Washougal Mayor Sean Guard is heading out for a weeklong camping trip next Friday, but not for the sights and sounds of nature or the peace and quiet.
No, quite the contrary: Guard’s going to soak up as much noise, traffic and diesel fumes as he can, kicking back about 10 yards away from Washougal’s busiest intersection, where trains roar by at all times of the day.
Starting at noon on April 17, Guard plans to stay in his 30-foot camping trailer at the intersection of Main and 32nd streets for seven days straight counting every single train traveling through the city on the BNSF Railway line. In those 168 hours at the makeshift campsite in a private gravel lot, Guard says he’ll keep a tally of the type of freight carried on every train and how long each one blocks traffic.
Tallying the trains is important, Guard said. Washougal continues to witness a rise in freight train traffic, and the rate will skyrocket if the Port of Vancouver becomes home to the country’s largest rail terminal for crude oil, as proposed by Tesoro Corp. and Savage Cos.
Guard may not be alone at his campsite. He announced his plans Tuesday, inviting Gov. Jay Inslee, BNSF Railway Executive Chairman Matthew Rose and a number of state legislators to join him.
“The only thing that’s not going to happen in that week is probably a whole lot of sleep,” Guard said. “I’m going to be dozing. So, I hope people come by, because I’m going to need to be kept awake.”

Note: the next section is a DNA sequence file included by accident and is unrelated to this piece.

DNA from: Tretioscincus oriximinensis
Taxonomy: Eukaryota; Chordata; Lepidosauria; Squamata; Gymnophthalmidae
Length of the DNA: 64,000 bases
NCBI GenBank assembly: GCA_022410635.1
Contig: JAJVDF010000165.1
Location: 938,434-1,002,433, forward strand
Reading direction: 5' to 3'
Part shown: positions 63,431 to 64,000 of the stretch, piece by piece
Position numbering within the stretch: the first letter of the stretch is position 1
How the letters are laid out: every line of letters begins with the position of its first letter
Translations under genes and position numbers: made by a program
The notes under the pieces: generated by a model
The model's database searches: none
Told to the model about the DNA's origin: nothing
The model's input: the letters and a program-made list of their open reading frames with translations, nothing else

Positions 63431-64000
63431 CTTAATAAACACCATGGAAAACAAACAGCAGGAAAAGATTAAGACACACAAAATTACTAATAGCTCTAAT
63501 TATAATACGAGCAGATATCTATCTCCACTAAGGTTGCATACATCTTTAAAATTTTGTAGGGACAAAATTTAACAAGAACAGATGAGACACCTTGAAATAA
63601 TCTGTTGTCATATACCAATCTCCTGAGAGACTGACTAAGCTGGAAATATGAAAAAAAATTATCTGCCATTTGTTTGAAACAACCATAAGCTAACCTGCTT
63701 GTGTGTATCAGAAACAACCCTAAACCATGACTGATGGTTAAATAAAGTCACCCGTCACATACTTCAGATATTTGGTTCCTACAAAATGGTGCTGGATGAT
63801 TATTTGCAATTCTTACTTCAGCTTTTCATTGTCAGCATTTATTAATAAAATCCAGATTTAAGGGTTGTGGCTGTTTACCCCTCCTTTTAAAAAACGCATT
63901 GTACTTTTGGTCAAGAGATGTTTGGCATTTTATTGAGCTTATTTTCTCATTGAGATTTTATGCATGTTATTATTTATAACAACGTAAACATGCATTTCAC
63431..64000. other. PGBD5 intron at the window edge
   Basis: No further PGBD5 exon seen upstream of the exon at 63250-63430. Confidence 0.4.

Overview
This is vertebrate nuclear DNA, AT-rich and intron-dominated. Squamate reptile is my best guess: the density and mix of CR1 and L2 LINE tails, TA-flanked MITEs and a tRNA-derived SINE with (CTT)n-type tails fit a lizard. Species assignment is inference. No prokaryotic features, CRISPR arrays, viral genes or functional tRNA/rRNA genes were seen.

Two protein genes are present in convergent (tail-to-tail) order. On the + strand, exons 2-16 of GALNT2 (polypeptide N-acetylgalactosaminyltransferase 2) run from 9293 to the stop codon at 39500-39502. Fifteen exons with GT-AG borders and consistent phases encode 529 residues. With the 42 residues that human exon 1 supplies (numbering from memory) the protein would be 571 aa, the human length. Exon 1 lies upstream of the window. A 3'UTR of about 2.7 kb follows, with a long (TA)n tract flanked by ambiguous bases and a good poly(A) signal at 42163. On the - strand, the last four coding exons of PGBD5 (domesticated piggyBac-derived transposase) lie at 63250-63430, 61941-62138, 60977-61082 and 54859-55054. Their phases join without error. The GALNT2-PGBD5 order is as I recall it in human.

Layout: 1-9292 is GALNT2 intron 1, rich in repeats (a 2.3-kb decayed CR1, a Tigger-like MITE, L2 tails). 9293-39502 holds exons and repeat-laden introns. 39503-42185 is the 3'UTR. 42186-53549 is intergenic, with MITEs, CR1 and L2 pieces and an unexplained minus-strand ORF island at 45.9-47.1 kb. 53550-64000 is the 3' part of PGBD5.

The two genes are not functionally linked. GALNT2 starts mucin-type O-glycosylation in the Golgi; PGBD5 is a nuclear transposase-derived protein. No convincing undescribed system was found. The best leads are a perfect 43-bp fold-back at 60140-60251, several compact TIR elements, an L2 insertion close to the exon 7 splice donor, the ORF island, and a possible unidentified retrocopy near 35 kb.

Guard’s already received a bunch of kudos from city leaders around the state, and even some RSVPs, including one from state Rep. Liz Pike, R-Camas. In an email, Pike told Guard she hopes to join him that weekend — right before the legislative session ends.
“I am thinking that I’d like to camp out for 24 of those hours, in my own separate tent, of course, IF we are not voting on the house floor that weekend,” she said.
BNSF’s figures showing how many trains go through Washougal each day are outdated, Guard said, and he’s not sure if anyone has accurate figures.
“They’re allowed to give us information that isn’t necessarily a snapshot now of what’s actually happening,” he said. “And you can’t get answers from anybody. It’s not necessarily in their best interest to answer if they don’t have to.”
When a train crosses 32nd Street on a typical weekday during the afternoon commute, traffic backs up on the street just about all the way to state Highway 14. The situation highlights the city’s need for a second railroad overpass, Guard said.
“What matters to me is how long (each train) shuts this down,” he said, pointing to the intersection. “I’ve sat at that intersection right there at the stop sign, first in line, for 17 minutes waiting to get across those tracks.”
Guard made sure to point out that his campsite will be just a few blocks away from the spot where several freight cars derailed in 1979, spilling grain and lumber all over the side of the tracks. Throughout the city, a number of schools, churches, homes and businesses fall within a half-mile radius of the tracks, making the prospect of an oil train accident that much scarier, he said.
BNSF said it’ll slow the trains down to 35 mph while travelling through cities with at least 100,000 people. Washougal has a population of roughly 15,000.
“But Burlington Northern’s telling Camas and Washougal that you guys don’t matter,” Guard said. “We’ll still do 45 to 55 (mph) through here.”
Guard acknowledges there’s little-to-nothing the city can do to stop more trains from traveling through Washougal. But Guard said he hopes BNSF will find several takeaways from what he gathers: the trains need to slow down, outdated railcars need replacements, and BNSF needs to either get help to Washougal faster in the case of an accident or keep trains carrying volatile contents out of the city.